At first blush, you look happy -- or sad, or angry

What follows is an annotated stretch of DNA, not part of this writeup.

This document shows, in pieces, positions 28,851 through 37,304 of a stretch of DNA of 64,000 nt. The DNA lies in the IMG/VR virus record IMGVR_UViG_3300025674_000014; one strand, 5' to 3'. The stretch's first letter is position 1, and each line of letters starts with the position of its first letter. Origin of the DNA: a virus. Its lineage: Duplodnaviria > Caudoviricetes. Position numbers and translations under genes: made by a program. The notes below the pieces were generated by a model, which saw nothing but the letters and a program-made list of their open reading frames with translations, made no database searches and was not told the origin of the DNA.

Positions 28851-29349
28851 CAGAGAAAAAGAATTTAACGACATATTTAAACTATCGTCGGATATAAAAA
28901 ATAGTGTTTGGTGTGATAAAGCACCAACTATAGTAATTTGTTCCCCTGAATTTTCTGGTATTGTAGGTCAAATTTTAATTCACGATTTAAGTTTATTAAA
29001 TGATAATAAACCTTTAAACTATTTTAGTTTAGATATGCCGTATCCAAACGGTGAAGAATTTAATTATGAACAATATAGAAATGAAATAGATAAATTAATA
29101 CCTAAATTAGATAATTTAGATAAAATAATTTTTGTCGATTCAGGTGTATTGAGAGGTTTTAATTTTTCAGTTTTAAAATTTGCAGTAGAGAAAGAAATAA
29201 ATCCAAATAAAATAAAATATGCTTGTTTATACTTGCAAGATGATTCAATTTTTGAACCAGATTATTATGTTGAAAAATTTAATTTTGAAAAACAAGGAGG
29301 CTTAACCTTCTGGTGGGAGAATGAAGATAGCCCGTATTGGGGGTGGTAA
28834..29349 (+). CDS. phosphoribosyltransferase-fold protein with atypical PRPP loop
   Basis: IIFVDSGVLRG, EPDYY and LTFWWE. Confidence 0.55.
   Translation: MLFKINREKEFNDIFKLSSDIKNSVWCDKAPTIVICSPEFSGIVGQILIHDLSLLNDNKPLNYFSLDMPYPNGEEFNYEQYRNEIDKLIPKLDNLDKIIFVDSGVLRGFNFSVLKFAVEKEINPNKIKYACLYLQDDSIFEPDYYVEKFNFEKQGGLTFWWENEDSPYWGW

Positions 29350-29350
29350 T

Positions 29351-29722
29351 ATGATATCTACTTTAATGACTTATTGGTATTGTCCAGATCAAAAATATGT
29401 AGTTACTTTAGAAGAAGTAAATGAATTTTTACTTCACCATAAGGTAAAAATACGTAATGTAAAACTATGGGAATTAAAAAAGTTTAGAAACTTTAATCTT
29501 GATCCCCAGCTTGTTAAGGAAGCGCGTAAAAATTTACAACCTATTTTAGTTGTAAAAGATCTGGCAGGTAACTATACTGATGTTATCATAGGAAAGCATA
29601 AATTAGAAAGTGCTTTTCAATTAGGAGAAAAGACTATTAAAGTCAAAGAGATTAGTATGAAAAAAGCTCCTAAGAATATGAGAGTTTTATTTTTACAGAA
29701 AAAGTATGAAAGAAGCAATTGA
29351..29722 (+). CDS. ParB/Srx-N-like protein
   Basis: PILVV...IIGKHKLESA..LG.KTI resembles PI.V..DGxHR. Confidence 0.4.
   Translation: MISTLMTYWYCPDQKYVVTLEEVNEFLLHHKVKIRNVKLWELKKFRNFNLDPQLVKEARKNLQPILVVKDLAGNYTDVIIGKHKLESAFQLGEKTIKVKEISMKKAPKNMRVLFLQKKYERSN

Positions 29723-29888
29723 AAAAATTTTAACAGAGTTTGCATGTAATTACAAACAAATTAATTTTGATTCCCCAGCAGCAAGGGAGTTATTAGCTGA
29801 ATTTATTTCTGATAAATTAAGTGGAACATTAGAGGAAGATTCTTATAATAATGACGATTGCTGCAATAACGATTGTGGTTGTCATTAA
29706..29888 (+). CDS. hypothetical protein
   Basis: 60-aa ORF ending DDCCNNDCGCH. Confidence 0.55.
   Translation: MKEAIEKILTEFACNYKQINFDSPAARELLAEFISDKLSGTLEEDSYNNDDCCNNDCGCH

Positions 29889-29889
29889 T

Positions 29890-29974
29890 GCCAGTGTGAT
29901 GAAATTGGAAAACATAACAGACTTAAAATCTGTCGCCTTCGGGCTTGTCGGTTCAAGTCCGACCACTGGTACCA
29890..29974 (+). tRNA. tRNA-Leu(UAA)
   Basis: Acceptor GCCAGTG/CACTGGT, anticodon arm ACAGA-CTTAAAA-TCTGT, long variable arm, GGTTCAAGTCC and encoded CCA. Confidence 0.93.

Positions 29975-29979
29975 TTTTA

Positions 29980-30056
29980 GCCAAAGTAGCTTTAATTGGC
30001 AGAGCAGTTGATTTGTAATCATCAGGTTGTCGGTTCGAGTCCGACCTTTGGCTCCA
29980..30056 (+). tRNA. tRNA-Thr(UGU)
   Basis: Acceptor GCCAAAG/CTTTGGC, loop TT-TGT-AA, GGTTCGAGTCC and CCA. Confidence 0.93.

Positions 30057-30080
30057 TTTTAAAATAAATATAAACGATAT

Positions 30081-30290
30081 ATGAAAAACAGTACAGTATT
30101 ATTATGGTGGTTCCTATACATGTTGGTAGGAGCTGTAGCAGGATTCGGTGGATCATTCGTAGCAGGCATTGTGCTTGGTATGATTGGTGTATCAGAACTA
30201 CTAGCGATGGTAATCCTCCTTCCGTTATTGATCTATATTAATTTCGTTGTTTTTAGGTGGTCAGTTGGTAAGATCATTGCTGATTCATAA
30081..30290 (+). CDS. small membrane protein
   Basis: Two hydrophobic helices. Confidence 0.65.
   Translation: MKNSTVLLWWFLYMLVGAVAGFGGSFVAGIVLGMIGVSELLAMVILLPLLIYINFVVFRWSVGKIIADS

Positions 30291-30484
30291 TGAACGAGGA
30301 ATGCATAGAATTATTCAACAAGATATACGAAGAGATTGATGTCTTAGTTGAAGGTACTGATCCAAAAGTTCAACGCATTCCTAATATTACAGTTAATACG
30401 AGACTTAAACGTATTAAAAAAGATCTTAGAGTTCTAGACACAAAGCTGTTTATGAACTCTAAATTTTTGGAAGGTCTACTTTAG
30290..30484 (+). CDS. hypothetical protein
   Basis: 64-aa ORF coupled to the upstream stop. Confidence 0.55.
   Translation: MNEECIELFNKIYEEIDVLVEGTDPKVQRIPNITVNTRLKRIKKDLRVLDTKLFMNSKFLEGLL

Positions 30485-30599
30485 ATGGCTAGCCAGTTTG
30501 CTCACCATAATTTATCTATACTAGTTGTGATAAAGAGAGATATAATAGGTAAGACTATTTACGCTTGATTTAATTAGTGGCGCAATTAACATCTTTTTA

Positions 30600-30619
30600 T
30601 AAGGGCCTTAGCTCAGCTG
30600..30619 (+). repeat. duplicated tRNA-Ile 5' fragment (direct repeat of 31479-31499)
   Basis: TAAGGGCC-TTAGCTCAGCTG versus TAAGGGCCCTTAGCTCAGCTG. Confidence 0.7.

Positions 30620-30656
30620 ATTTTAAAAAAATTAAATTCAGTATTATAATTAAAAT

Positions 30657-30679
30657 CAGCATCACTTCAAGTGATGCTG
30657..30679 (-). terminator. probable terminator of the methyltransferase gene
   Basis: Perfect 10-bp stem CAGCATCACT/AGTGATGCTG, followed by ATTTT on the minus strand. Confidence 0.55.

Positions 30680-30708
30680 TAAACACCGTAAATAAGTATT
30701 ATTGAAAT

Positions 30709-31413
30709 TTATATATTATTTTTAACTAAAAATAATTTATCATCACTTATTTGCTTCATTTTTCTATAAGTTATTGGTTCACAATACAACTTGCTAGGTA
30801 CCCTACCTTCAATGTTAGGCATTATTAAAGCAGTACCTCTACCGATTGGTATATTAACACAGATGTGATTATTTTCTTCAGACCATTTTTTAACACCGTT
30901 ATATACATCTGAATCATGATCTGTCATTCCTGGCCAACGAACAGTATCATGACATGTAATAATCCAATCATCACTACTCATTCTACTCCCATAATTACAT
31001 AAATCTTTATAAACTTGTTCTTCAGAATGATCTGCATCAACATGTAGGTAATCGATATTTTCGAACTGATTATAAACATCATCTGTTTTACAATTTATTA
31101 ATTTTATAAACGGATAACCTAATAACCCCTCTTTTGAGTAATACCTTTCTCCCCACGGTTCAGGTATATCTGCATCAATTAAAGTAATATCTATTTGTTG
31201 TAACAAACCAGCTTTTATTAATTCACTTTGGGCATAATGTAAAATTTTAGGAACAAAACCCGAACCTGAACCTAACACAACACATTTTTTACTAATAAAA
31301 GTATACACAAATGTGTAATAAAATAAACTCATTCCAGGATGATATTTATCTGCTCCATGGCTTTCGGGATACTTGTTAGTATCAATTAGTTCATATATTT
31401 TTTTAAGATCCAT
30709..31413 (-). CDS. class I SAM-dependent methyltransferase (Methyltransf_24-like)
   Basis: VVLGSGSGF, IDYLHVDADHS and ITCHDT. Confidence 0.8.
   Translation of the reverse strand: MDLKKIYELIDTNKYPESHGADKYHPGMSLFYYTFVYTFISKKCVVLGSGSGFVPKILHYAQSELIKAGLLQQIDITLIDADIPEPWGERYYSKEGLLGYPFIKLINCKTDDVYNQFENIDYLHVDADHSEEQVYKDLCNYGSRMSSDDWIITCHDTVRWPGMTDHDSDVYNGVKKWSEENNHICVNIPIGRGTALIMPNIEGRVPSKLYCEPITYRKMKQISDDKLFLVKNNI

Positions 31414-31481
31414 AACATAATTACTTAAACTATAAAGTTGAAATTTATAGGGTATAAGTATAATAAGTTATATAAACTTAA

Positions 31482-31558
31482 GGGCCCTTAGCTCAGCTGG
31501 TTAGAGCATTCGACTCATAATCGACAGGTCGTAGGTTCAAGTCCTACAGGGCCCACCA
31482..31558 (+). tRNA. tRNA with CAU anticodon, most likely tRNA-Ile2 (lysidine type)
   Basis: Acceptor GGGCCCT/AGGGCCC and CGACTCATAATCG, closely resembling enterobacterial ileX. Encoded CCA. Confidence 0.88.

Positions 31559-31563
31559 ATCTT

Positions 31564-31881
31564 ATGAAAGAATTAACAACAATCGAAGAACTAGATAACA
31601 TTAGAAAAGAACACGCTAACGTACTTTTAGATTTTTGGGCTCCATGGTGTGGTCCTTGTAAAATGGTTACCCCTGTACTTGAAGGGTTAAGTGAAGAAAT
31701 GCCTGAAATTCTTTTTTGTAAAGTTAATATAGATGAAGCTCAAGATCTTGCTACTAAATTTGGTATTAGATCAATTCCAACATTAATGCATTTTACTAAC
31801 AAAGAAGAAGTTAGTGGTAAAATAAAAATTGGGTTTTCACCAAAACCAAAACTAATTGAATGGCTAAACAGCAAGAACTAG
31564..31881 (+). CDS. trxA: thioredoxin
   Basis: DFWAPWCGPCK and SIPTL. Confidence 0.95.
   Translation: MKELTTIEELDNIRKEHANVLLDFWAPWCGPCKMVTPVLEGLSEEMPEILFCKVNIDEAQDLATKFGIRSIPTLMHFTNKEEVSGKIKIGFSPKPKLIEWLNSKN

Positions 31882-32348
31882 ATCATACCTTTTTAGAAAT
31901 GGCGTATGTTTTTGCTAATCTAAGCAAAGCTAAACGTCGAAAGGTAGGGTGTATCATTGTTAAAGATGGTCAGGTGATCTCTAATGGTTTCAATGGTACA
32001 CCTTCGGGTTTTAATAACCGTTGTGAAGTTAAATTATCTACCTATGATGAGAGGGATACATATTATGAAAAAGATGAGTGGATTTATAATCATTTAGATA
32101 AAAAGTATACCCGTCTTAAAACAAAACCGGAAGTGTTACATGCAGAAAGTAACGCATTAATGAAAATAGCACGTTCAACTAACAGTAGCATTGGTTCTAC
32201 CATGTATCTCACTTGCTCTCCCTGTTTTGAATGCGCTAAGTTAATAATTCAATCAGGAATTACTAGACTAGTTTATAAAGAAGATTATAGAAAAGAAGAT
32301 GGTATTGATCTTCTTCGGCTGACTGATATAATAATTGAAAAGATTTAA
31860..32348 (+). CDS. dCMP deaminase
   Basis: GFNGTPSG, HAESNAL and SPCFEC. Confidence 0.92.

Our faces broadcast our feelings in living color -- even when we don't move a muscle. That's the conclusion of a groundbreaking study into human expressions of emotion, which found that people are able to correctly identify other people's feelings up to 75 percent of the time -- based solely on subtle shifts in blood flow color around the nose, eyebrows, cheeks or chin. The study, published in the Proceedings of the National Academy of Sciences this week, demonstrates a never-before-documente